Army Chief Gen Qamar Bajwa and Afghan President Ashraf Ghani have held an important and necessarymeeting in Kabul to try and put the Pak-Afghan bilateral relationship on a more stable footing.
What is particularly encouraging is that both sides appear to have come away from a series of meetings on Sunday with a relatively positive assessment of what transpired, suggesting that a modicum of much-needed goodwill has been generated.
Given the destabilising approach to the region outlined by US President Donald Trump in his South Asia strategy and the Afghan government suffering from a number of ongoing political and security crises, it was necessary that Pakistan and Afghanistan engage each other directly to prevent a further unravelling of ties.
While a true regional solution to Afghanistan’s problems is needed, the fact remains that Pakistan and Afghanistan are the two countries with the most at stake. As previously Afghan and Pakistani leaders have also discovered, the two countries have no option but to engage in meaningful dialogue.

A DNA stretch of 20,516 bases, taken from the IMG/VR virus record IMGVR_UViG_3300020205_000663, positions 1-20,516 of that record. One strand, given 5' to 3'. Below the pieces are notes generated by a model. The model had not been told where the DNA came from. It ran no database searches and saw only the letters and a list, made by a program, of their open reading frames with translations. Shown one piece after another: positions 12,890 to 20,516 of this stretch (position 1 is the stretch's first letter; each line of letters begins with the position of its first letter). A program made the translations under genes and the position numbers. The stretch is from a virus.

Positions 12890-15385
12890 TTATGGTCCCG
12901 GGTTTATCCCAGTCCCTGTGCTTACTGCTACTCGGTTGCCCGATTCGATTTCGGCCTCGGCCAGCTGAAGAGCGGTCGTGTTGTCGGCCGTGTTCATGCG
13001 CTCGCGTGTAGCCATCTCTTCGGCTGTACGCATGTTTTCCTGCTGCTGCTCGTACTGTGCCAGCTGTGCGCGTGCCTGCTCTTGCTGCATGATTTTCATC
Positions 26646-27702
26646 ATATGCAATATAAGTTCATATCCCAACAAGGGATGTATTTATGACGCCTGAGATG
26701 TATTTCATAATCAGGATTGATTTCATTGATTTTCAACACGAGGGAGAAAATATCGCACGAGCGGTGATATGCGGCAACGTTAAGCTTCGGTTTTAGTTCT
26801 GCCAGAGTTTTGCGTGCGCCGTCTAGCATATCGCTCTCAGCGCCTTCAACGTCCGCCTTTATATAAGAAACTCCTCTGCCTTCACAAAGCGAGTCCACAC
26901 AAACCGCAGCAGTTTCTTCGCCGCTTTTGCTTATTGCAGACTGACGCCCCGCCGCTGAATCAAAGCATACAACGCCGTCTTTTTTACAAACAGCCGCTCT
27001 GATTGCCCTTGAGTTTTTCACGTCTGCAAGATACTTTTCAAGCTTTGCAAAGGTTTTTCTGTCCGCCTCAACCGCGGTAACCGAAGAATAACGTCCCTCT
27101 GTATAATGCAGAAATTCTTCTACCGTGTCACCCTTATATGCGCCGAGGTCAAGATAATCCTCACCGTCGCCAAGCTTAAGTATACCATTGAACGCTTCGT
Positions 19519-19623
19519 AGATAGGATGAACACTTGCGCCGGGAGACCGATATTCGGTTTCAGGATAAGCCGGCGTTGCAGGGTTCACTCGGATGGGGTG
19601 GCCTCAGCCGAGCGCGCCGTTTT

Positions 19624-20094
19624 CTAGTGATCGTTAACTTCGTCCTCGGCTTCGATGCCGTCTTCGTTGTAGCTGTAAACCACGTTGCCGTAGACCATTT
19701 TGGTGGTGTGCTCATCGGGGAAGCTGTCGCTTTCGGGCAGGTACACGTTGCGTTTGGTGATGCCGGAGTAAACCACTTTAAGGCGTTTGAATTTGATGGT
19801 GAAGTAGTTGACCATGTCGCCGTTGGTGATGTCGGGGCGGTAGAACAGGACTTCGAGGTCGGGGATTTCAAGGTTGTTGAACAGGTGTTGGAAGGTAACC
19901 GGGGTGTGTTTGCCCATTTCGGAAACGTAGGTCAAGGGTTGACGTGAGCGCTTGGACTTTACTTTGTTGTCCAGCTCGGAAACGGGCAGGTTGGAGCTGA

However, the necessity of constructive dialogue has not necessarily caused it to materialise in the past. Part of the problem appears to be that neither the Pakistani nor the Afghan side have approached a potential dialogue in a structured manner. Blame games, allegations and recriminations, and short-term demands at odds with long-term confidence-building measures have been plentiful; missing has been the belief that joint problem-solving is likely or possible.
In recent times, Pakistan has tried to change the ad hoc approach to the bilateral relationship by suggesting a list of priority areas for cooperation that can progressively reduce militant violence on both sides of the border and create the space for an intra-Afghan dialogue that all sides agree is necessary.
Until now, Afghanistan has not been particularly receptive to the newer Pakistani approach, choosing instead to insist that Pakistan is an impediment to peace regionally rather than a genuine partner in dialogue. It is hoped that Gen Bajwa’s personal outreach to Afghanistan will help build some much-needed trust on both sides.
While military cooperation along the border and security issues dominate the bilateral relationship, the reference to trade and commerce and people-to-people contact in the ISPR statement was a welcome nod to the sheer range of ties that affect the two countries.
Civil-military cooperation may not be easy to achieve, but it is necessary for the long-term stability of ties with Afghanistan. A partnership inside Pakistan will make it more likely to achieve a partnership with Afghanistan.